By Linda Cicoira — An Exmore man will serve two years behind bars for involuntary manslaughter and other charges in connection with a traffic crash that caused the death of a teenager last December near Cape Charles.
Calvin Earl Berryhill Jr., 41, was sentenced Monday in Northampton Circuit Court to five years in prison with all but a year suspended for involuntary manslaughter and 12 months in jail for DWI with child. He was given 30 days each with all suspended for three misdemeanor counts of contributing to the delinquency of a child. Berryhill was also fined $500 for the manslaughter charge.
The crash was reported at 2:45 a.m., Dec. 24, 2018, at the 23000 block of U.S. Highway 13, south of Parsons Circle. An officer determined that a 2003 Saturn VUE, driven by Berryhill, was going north on the highway, ran off the road, overturned, and struck several trees.
Trevonne Avant Stith, 17, of Banks Road in Cape Charles, died at the scene. Three other juvenile passengers, who were not identified, were able to escape from the vehicle and run to a nearby residence for help. The children were later taken a Norfolk, Va., hospital for injuries that were not life-threatening. Tracy Stith, the victim’s mother, was in the front seat of the vehicle. She was taken by rescue squad to a hospital, also with injuries that were not life-threatening.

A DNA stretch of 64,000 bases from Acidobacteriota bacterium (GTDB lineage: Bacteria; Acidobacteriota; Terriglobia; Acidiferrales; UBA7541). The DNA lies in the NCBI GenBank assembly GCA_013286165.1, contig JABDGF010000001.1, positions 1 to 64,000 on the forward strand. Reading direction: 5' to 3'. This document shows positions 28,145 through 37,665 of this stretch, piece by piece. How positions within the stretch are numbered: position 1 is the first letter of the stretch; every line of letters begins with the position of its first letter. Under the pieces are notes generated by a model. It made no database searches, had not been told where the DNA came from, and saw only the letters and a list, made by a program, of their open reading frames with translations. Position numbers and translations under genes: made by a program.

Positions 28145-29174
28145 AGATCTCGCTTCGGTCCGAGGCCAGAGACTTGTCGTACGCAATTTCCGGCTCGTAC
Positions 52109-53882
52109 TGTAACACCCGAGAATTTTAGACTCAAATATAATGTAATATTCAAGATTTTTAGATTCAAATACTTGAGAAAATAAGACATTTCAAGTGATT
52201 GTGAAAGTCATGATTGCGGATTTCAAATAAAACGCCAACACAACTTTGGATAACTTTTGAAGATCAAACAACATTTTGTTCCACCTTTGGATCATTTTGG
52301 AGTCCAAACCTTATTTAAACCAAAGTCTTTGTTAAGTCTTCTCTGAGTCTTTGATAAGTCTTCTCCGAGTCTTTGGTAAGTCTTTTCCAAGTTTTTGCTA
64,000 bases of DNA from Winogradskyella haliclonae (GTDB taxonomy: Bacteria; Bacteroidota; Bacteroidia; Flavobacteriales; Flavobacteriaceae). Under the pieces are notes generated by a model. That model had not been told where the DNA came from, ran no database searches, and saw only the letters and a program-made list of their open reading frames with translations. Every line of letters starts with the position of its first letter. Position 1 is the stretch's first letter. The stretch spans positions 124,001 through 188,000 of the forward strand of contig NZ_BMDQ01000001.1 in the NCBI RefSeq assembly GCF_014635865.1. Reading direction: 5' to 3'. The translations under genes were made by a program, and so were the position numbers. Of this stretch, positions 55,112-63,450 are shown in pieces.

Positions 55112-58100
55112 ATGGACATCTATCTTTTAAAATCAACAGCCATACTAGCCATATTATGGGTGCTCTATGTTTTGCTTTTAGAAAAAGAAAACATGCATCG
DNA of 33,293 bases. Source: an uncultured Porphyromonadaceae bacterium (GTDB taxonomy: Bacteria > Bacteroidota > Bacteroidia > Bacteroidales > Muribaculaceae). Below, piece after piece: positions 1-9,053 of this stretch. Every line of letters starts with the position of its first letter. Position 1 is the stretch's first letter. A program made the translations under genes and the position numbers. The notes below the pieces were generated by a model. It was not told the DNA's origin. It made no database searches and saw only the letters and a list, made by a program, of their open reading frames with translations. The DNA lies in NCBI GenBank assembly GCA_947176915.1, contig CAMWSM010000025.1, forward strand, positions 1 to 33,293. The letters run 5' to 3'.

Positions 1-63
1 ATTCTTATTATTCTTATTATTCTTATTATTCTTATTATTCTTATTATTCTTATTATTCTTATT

“All this is devastating to me,” Berryhill testified at his trial. “It’s a difficult feeling. Lost my stepson. It’s hurtful every day. Thinking about this all the time … I know I made a bad mistake … I miss being around her (Tracy Stith) and her family, Shore life.”
Judge W. Revell Lewis accepted a plea agreement between Berryhill and Commonwealth’s Attorney Beverly Leatherbury. The prosecutor reduced the aggravated manslaughter charge to a lesser manslaughter count in exchange for the guilty pleas so witnesses would not have to testify.
At a preliminary hearing, Tracy Stith testified Berryhill was going faster than 100 mph. “She was adamant that this has been such a tragedy for the whole family including the defendant,” said Leatherbury. “She had forgiven the defendant. She saw the trial as more pain on top of pain.”